Dobrzański particularly emphasized the close connections between Hromada and NPCh and various communist organizations, referring to the resolutions of the conferences of KPP and Comintern. For exam- ple, quoting passages from the resolutions of the KPP’s Third Congress, which was held in Moscow in March of 1925, he presented a part of the KPP’s program which said: “The liberation movement of the Belarusian and Ukrainian masses is a powerful revolutionary factor which is break- ing up the frame of the imperialistic Polish State. Because the Party de- mands the victory of workers and peasants, it concentrates all its energies on supporting that movement and must lead it.” And he drew attention to a part of the resolutions which stated that, along with “anti-serfdom ac- tions,” it is necessary to awaken active energy among the peasant masses. The party attests that it is possible to attain victory in the struggle only under the banner of communism, propagating the idea of incorporation of the Belarusian territories into a neighboring power among the peas- ant masses in Belarus.”1 In short, according to Dobrzański, the program of striving for the incorporation of the Kresy into the Soviet Union had al- ready been openly proclaimed at the Third Congress of KPP, as is con- firmed by the statement: “Our provincial land should be separated from the Polish State in favor of a neighboring power.” Finally, Dobrzański as- serted that the accused deputies were planning to incite an armed insur- rection in the Kresy in the spring of that year (1927), at latest by Easter, to separate Belarus from Poland. Furthermore, his accusations against the five deputies and their parties were based on materials sent by five district courts to the Committee of Regulations.

Looking at the entirety of Dobrzański’s speech, we can see that he described the political and social background of the arrests of the dep- uties while deliberately simplifying it. For example, despite his descrip- tion about the relations of Hromada and NPCh with the KPP, Gabriele Simoncini, a researcher on KPP, writes that the KPP leaders demand- ed NPCh openly declare itself a Communist organization, supporting the annexation of the Ukraine and Western Belarus by their respective Soviet republics, but “this was too much for the radical Polish peasant party [NPCh – M.Y.] to stomach.”1 Aleksandra Bergman also suggests a variety of opinions among Hromada’s activists as well as its adherents. Accord- ing to Bergman, the idea of the unification of all the Belarusian territo- ries was a slogan which all the Belarusian parties proclaimed, but this does not mean that all the activists of Hromada regarded it as incorpora- tion of these territories into the Soviet Union.2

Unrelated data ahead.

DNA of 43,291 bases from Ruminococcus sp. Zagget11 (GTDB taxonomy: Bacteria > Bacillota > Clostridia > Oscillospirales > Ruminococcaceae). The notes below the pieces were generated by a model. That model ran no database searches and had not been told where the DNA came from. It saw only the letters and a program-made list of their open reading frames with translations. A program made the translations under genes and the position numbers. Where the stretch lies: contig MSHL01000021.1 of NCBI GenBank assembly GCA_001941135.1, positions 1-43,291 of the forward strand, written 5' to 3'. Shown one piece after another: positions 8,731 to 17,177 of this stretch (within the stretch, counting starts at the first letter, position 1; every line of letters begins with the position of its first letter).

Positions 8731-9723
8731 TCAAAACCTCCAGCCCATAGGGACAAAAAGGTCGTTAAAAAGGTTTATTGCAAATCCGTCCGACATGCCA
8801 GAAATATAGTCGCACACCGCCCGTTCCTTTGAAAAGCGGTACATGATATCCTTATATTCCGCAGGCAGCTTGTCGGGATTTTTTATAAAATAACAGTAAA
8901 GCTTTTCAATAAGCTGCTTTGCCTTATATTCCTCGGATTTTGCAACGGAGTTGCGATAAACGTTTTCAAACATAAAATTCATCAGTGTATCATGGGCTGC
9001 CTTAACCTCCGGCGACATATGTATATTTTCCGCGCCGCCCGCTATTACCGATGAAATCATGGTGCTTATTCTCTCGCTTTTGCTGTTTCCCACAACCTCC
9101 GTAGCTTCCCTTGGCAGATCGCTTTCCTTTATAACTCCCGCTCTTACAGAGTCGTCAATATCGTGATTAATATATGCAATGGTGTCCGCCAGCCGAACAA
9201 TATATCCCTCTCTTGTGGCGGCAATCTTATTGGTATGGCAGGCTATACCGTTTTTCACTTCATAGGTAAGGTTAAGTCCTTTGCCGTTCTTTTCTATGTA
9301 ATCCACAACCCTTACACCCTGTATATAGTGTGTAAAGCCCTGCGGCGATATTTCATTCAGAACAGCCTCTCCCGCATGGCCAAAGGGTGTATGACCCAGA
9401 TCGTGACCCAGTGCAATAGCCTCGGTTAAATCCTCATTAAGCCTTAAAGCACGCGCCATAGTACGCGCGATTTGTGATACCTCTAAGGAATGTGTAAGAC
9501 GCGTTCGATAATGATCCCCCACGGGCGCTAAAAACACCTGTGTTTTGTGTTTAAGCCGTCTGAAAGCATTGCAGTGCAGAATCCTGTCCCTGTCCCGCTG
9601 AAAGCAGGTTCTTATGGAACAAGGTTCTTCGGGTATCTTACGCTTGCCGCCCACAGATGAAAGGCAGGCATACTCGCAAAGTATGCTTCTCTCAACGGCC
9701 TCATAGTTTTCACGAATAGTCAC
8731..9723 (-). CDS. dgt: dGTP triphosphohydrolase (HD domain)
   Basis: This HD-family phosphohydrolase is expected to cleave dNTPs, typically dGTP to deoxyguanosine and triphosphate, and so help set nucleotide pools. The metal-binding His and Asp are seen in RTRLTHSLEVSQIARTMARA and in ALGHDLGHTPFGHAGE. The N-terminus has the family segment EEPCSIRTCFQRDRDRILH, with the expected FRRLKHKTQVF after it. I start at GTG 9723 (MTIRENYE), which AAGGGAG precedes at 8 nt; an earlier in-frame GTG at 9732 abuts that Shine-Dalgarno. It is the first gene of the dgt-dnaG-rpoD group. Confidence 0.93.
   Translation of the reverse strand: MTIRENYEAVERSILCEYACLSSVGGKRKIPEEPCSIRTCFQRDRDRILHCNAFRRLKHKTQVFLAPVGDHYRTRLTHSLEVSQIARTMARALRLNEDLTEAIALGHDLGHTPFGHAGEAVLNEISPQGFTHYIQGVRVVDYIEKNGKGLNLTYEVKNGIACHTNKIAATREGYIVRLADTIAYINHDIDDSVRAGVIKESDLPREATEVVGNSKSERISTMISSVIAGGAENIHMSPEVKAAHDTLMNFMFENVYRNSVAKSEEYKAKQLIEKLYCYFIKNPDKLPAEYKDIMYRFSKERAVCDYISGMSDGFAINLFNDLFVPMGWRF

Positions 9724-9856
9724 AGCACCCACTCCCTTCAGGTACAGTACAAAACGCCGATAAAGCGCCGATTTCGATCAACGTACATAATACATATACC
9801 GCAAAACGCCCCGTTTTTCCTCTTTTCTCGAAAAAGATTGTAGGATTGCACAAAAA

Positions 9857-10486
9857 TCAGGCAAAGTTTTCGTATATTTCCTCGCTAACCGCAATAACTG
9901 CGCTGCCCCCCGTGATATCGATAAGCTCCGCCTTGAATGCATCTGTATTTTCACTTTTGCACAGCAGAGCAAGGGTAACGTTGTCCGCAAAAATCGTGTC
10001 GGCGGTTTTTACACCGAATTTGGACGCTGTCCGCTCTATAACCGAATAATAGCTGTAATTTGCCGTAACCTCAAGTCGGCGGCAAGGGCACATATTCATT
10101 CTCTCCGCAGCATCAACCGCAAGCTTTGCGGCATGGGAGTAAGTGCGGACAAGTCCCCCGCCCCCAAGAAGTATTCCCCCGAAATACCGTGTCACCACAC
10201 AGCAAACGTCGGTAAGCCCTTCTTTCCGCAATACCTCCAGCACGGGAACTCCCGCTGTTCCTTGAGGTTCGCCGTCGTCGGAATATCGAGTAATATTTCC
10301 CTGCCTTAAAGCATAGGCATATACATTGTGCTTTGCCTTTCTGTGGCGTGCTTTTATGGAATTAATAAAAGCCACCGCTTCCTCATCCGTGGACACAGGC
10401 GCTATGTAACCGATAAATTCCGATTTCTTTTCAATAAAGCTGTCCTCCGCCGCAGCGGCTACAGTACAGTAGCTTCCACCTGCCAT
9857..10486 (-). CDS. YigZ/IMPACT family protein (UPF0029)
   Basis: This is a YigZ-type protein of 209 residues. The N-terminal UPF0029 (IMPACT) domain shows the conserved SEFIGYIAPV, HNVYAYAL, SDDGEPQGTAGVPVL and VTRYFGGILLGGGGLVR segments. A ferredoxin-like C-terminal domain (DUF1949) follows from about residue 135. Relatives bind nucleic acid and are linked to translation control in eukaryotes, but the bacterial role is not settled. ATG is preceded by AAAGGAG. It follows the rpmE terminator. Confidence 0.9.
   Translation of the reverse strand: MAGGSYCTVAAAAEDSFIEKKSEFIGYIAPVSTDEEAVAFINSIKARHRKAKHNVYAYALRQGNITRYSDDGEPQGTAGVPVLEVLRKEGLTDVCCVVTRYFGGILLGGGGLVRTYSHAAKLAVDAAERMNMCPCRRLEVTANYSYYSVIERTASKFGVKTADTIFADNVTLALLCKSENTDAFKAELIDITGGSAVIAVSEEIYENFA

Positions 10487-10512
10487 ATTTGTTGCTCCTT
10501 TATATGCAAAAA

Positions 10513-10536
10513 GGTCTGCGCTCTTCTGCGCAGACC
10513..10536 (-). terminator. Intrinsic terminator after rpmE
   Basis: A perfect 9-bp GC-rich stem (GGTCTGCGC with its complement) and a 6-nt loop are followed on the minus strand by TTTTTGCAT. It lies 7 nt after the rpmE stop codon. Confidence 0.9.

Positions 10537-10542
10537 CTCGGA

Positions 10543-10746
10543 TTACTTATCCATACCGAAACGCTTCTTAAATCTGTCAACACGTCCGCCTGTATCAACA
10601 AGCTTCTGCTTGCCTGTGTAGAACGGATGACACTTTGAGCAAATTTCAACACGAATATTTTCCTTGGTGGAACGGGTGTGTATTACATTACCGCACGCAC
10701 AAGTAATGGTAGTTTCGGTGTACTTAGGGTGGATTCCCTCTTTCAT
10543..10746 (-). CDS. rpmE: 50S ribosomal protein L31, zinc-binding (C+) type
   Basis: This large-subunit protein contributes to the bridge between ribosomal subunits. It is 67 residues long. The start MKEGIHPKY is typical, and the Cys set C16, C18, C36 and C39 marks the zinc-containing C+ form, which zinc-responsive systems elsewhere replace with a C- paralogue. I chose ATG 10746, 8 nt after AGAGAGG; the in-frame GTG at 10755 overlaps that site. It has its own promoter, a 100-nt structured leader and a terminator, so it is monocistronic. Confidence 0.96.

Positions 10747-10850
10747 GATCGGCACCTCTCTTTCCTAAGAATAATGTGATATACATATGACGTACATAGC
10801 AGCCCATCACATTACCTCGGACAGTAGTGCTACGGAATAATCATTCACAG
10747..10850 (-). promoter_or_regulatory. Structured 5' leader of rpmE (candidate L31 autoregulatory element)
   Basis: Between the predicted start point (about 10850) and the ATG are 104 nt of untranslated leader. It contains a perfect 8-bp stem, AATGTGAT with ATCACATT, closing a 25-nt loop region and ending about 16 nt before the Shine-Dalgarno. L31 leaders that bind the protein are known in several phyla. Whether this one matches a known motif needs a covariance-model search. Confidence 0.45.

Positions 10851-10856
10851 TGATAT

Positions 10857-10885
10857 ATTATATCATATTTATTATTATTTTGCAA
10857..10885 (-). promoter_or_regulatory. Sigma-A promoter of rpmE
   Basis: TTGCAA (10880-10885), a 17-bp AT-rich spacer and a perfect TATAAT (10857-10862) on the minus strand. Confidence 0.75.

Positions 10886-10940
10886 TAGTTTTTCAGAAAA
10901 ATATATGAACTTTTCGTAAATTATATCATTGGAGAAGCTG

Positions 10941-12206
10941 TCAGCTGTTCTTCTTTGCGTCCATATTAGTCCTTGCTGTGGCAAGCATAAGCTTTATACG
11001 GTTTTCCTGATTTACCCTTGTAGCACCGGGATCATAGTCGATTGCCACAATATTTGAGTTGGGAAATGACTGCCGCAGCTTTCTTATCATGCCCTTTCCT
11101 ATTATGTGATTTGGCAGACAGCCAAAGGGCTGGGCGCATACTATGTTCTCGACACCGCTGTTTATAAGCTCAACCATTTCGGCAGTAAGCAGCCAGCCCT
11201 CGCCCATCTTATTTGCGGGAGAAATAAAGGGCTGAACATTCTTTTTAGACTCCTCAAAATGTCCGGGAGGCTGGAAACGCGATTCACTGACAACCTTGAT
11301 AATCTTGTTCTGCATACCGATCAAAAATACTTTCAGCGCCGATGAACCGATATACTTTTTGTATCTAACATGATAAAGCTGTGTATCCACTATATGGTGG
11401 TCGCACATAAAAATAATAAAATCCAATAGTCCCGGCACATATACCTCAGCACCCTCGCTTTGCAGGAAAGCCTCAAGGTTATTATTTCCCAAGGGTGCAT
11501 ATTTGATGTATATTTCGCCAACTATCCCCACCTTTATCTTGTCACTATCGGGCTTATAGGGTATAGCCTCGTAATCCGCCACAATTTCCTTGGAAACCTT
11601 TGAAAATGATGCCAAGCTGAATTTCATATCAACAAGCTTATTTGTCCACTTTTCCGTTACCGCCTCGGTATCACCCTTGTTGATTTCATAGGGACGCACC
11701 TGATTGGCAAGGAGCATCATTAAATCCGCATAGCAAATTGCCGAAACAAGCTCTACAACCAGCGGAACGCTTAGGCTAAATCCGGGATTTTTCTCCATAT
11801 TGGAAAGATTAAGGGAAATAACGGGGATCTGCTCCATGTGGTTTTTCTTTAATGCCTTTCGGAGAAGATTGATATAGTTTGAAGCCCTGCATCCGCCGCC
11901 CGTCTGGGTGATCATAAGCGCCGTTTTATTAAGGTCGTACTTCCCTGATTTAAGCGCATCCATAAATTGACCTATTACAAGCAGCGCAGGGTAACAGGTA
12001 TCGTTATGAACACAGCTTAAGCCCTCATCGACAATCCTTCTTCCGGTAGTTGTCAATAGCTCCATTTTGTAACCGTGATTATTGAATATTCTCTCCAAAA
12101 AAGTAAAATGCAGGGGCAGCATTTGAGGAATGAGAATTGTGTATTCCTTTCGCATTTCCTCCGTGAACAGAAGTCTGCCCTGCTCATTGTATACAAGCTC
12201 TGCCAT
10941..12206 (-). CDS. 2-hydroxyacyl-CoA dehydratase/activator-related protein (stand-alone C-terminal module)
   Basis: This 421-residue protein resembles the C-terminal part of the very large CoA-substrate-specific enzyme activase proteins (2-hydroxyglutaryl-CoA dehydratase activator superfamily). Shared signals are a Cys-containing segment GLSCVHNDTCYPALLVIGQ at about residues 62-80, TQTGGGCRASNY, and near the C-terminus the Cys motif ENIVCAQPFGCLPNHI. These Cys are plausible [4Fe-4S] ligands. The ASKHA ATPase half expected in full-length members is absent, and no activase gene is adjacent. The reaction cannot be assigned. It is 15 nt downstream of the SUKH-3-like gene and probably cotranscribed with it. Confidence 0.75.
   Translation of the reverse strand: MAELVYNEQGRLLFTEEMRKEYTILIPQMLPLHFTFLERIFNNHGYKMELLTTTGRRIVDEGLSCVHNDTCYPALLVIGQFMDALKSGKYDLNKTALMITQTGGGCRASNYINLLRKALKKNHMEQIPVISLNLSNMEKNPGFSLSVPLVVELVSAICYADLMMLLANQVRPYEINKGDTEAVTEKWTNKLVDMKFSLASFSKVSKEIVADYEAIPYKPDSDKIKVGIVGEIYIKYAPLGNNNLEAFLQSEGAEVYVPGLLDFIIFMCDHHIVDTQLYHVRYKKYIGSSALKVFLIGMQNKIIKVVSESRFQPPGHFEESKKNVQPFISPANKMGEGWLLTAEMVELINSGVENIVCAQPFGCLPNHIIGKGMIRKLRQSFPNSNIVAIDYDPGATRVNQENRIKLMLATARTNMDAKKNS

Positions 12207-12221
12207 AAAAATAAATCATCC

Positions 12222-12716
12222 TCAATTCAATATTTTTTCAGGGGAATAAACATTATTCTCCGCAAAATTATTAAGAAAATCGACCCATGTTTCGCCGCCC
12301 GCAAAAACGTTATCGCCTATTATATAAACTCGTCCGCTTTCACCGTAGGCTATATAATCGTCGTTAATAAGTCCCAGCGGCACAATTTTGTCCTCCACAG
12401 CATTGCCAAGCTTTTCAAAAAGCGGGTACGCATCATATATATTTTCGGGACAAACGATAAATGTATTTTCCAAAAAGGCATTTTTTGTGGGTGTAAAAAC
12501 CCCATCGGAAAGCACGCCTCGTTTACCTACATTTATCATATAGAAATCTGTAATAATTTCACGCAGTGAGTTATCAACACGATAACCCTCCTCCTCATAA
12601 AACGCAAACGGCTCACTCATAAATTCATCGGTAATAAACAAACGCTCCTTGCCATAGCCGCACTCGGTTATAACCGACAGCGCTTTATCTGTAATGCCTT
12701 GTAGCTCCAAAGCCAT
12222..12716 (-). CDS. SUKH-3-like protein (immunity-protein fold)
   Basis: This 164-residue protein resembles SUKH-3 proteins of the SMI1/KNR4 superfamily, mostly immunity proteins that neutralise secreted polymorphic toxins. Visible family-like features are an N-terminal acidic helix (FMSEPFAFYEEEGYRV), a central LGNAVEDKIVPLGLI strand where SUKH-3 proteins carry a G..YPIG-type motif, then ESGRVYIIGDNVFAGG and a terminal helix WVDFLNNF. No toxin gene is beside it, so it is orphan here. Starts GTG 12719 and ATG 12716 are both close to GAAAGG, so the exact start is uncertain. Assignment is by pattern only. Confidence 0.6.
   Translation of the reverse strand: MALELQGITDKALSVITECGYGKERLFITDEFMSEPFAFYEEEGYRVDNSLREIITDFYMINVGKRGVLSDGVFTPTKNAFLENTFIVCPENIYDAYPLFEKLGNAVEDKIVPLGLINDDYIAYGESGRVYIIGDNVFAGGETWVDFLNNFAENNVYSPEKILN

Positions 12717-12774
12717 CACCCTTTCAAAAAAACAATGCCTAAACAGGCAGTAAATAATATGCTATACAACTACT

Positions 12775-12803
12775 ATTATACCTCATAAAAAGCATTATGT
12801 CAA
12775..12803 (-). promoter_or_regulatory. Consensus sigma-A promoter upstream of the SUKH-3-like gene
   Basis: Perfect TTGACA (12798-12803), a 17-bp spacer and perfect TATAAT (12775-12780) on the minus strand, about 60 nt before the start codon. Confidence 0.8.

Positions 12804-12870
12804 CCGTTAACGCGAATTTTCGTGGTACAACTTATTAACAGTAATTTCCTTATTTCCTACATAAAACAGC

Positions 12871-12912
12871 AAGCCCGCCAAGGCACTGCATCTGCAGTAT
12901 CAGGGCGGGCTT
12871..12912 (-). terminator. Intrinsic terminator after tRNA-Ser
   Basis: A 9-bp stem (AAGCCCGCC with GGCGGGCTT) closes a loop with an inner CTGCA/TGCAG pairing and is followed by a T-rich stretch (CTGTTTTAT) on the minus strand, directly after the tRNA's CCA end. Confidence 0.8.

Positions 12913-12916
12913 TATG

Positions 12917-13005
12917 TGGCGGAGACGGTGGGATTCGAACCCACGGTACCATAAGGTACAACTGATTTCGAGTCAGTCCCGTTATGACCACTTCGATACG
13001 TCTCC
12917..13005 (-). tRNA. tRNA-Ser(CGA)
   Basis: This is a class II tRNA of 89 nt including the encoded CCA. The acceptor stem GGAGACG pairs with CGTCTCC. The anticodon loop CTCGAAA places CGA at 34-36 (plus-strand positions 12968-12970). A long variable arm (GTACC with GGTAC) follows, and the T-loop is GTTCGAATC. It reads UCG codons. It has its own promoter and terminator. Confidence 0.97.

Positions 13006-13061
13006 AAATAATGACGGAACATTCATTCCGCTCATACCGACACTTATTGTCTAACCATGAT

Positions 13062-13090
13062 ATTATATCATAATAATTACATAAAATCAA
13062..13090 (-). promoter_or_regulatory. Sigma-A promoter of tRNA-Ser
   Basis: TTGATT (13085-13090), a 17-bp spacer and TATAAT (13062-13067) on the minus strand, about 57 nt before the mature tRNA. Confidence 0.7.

At the end of our analysis of Dobrzański’s speech, we should look at his explanation on the issue of whether the arrests infringed Articles 102 and 110 of the Criminal Code. According to Dobrzański, Article 110 does not refer to a “political crime,” but exclusively to a “common crime.” and one which is “continuous” in character. The question arises whether Arti- cle 21 of the Constitution had been infringed or not because of the defini- tion of the “continuity” (ciągłość) of the offense (przestępstwo) and the def- inition of crimes of Article 110. Article 21 says that a deputy of the Sejm can be arrested if he is caught in the very act of committing a common crime. Judging from the fact that Article 110 clearly belongs to the sec- tion of “common offenses” (przestępstwa pospolite) in the Criminal Code, and from authoritative commentaries concerning this Article, it must be concluded that a person who, before a declaration of war against a for- eign government, makes an offer to cooperate with military operations by that neighboring power, should be prosecuted. An offense under Arti- cle 110 – according Prof. Wacław Makowski, an authority on the Crimi- nal Code – can be interpreted properly only in each individual case. Fi- nally, by quoting a passage from “Principles of the Criminal Code” by Władysław Borowski3 (“The moment of commiting a continuous offense will be the whole of the time in which a perpetrator acts to realize his aims”), Dobrzański claimed as follows: “that the examining magistrates (sędzia śledczy), district courts, the Minister of Justice and the Sejm Mar- shal rightly acknowledged that the deputies were arrested in the very ac- tion of committing a common crime, high treason, and this did not infringe Article 21 of the Constituion.”4 The Polish laws of the time did not have clear definitions concerning the terms “caught red-handed” (na gorącym uczynku) and “common crime” (zbrodnia pospolita).5 This allowed the pub- lic prosecutor and the authorities to use such rhetoric.

Following Dobrzański’s long speech as a representative of the Committee of Regulations, ten deputies delivered speeches. Two of them (Jan Marweg and Stanisław Stroński) were members of right-wing parties, so they attempted to endorse Dobrzański’s arguments. On the other hand, the rest consisted of four national minority deputies (one Jewish, one Ukranian and two Belarusian deputies) and four members of left wing parties.